Human or Animal? On the Discussions around the Ancestry of Humanity in Polish Journals of the Second Half of the 19th Century

The aim of the article is to illustrate the discussions in Poland on the ancestry of humanity, which were inspired by Charles Darwin and his followers. The theory of evolution has changed the way of thinking about humans, who were previously treated as the ‘crown of creation’. The core of this text is the analysis of the reception of Darwin’s theses through the prism of the disputes over human’s lineage, and thus the development of science in the nineteenth-century Poland. Those issues were reflected in Polish journals in science and popular science during the partitions. The breakthrough in thinking about humanity consisted in departing from the creationist concept recognizing the will of the Creator in the creation of the world, and in questioning the dogma of the permanence of species. Under the influence of Darwin’s theory, and not without controversy, a conclusion was drawn about the crucial role of natural factors in the creation of human world and its diversity. The most controversial thesis was the acknowledgement of humans’ kinship with the ape. It aroused opposition in conservative spheres. Darwin himself did not introduce such a direct lineage. However, his followers were often tempted to put forward often controversial concepts, which were also reflected in Polish journalism through the reception of western science.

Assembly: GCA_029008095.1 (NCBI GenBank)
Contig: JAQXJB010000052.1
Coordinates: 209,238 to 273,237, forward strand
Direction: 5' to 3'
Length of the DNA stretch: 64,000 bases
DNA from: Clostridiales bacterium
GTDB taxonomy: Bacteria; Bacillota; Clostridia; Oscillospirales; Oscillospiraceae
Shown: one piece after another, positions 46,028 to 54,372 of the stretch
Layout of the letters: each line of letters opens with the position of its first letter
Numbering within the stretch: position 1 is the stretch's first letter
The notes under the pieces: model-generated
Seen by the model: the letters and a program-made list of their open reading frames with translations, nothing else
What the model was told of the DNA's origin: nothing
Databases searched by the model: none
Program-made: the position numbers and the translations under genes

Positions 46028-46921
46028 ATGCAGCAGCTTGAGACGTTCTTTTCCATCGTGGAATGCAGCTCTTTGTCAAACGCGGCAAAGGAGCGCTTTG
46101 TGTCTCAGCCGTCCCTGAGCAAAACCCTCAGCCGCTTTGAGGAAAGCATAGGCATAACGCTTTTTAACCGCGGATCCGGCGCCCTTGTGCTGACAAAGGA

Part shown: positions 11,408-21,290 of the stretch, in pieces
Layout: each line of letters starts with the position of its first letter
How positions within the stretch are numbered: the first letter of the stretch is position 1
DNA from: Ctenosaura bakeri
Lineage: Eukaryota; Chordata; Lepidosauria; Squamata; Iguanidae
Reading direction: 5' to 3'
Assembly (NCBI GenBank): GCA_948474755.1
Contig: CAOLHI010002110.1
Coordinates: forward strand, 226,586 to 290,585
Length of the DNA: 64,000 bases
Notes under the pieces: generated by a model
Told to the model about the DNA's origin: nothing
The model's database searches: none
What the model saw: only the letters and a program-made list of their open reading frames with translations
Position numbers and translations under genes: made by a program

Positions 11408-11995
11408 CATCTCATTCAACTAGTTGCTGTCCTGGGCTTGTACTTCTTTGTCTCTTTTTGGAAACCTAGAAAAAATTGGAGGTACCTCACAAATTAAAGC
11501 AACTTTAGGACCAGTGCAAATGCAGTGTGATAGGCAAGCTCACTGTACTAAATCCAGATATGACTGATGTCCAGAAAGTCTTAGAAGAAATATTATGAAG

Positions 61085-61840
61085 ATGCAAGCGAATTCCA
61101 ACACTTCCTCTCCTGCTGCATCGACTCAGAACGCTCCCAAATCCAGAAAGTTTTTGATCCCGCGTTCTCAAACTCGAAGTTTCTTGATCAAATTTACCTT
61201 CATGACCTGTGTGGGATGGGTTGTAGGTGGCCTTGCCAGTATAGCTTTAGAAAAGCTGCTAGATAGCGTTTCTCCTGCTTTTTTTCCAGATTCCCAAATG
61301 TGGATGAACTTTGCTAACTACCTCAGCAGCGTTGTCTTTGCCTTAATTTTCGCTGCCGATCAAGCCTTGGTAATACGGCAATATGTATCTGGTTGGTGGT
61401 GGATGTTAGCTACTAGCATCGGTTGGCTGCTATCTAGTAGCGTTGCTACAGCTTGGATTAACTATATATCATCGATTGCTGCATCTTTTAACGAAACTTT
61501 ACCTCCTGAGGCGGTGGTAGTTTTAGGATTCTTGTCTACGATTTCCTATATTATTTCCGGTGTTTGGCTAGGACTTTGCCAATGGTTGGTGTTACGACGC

It should be noted that popular science magazines were an important source of information from the world of science and had a significant impact on the perception of the theory of evolution by the mass audience. They often simplified the information about Darwin’s theory and presented the stage of the research in a competent way. Recognized Polish scholars were among authors of these journals. As a result, all the different information sources greatly contributed to popularizing Darwin’s theory in the Polish society.

see the article on the SHS website